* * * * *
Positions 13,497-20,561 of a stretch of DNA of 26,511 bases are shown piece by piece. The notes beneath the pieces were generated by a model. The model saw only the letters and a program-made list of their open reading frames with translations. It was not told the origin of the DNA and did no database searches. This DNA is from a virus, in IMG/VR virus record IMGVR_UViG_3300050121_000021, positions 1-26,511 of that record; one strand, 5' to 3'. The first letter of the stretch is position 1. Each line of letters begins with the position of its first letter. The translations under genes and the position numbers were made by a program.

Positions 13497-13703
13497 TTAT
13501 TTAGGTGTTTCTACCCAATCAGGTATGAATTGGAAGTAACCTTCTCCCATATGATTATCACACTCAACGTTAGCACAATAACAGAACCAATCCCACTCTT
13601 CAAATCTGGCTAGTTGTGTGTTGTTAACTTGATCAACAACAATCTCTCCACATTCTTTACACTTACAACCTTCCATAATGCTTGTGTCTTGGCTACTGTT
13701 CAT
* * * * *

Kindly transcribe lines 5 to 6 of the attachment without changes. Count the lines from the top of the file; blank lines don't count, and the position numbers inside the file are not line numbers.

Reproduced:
13601 CAAATCTGGCTAGTTGTGTGTTGTTAACTTGATCAACAACAATCTCTCCACATTCTTTACACTTACAACCTTCCATAATGCTTGTGTCTTGGCTACTGTT
13701 CAT